Yesterday, Tony London, a childhood chum of mine posted a photograph of a church advertising “drive-thru prayer” on Facebook. Tony’s comments on this were a lament for living in a place and time where “instant gratification and technology are against the law.” OK, Tony, I’ll give you an “A” for hyperbole regarding the “against the law” part. You can’t really mean that where technology is concerned (?), but “instant gratification”? I can dig having less of that and there is no doubt that technology brings “instant gratification” to a whole new destructive level.

We all know how well our bodies have done with drive-thru food, now we have drive-thru prayers! Yea! Our spiritual lives can now be malnourished, too! Becoming cynical and snarky, I went outside to prune my roses and ponder the implications of drive-thru prayer. There is just too much going on here not to write about it.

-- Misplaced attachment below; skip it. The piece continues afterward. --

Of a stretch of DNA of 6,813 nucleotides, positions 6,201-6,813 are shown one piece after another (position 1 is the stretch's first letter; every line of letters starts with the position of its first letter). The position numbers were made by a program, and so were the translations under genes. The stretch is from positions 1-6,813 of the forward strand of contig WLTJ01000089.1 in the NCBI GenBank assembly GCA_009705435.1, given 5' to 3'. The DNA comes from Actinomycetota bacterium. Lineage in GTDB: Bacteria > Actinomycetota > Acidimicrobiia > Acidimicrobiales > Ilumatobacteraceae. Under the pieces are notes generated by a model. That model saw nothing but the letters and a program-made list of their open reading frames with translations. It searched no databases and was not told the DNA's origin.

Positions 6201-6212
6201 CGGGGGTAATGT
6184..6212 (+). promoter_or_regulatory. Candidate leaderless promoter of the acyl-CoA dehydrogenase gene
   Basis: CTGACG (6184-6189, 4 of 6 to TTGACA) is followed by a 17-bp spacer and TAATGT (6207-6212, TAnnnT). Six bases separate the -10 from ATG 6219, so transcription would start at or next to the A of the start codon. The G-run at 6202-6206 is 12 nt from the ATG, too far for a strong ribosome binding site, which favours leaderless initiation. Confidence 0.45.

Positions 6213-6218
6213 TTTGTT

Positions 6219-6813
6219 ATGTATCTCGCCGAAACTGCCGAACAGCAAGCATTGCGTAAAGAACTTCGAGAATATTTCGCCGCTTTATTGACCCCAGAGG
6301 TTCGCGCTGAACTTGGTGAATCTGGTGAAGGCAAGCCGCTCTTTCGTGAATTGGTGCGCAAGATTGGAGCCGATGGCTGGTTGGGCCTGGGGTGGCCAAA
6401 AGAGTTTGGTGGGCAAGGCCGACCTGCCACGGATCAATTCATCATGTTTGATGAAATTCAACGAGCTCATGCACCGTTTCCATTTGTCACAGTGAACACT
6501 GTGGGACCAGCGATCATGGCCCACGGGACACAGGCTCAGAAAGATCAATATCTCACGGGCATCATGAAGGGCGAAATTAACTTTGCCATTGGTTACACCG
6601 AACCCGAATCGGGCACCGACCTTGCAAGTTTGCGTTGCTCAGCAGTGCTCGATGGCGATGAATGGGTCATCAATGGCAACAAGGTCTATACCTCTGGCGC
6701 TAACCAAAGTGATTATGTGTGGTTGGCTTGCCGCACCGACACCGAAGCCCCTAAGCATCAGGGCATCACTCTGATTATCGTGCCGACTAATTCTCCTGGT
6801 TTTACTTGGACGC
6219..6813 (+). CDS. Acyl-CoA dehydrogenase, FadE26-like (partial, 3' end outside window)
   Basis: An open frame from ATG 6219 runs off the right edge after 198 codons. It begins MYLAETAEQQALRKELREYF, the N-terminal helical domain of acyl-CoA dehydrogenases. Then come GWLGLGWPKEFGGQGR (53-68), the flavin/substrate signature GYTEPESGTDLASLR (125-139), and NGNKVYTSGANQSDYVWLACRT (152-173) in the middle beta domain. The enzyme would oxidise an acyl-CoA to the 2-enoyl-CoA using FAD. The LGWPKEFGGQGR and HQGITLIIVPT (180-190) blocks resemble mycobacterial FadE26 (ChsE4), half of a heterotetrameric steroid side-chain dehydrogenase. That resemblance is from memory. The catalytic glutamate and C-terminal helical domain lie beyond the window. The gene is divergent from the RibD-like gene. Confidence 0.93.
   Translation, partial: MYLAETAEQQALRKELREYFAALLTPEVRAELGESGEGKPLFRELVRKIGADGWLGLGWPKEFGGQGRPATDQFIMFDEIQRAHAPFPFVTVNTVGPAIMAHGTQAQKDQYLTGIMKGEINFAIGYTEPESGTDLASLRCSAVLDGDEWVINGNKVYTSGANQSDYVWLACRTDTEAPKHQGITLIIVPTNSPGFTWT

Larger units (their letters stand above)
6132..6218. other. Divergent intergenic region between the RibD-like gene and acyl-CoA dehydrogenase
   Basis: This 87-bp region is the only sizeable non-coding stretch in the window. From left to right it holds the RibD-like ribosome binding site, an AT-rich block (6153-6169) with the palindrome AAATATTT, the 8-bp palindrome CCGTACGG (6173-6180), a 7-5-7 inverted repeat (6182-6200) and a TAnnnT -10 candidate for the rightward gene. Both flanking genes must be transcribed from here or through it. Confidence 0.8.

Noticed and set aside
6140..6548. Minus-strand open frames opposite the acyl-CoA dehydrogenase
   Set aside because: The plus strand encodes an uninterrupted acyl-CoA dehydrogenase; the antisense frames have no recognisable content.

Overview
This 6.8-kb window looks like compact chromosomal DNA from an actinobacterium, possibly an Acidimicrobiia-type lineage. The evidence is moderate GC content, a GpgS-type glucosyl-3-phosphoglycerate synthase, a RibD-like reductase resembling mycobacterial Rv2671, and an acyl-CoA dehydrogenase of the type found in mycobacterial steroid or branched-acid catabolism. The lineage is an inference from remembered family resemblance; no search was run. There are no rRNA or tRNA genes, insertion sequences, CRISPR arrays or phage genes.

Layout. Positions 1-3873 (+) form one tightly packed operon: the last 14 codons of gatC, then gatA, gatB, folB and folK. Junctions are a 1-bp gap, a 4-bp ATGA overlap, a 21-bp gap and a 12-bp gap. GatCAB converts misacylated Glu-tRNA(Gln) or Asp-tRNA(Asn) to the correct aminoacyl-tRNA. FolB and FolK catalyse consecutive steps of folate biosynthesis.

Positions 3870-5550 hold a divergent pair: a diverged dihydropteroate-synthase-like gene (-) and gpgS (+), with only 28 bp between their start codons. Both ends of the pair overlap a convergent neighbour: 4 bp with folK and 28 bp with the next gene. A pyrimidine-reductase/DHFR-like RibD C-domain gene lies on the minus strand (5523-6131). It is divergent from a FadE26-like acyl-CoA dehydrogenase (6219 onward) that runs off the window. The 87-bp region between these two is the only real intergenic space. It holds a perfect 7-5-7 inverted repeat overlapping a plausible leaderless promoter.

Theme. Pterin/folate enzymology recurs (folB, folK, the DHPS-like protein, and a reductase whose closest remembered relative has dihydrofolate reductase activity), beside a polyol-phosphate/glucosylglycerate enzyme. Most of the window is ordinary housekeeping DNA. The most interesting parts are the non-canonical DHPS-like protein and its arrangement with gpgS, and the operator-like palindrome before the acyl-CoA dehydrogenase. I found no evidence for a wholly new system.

I’m not religious. I’ve honestly tried to be. I really have. You name it, I’ve probably tried it, but it hasn’t worked for me. I respect it all, and appreciate people’s choices and practices. If it’s good for them, it must be good for all of us. I like “goodness”. I’m sure the Pastor at the drive-thru prayer place is well intended. He, no doubt makes people feel good by offering this service. I wonder, though, about the intentions of the people participating in drive-thru prayer. What propels someone to pull off the road, go through a drive-thru and pray? How does it work? Do they have set hours or are they open 24 hours like Taco Bell? Is it like a thirty second Lord’s Prayer; put your dollar in the plate, and drive off kind of deal?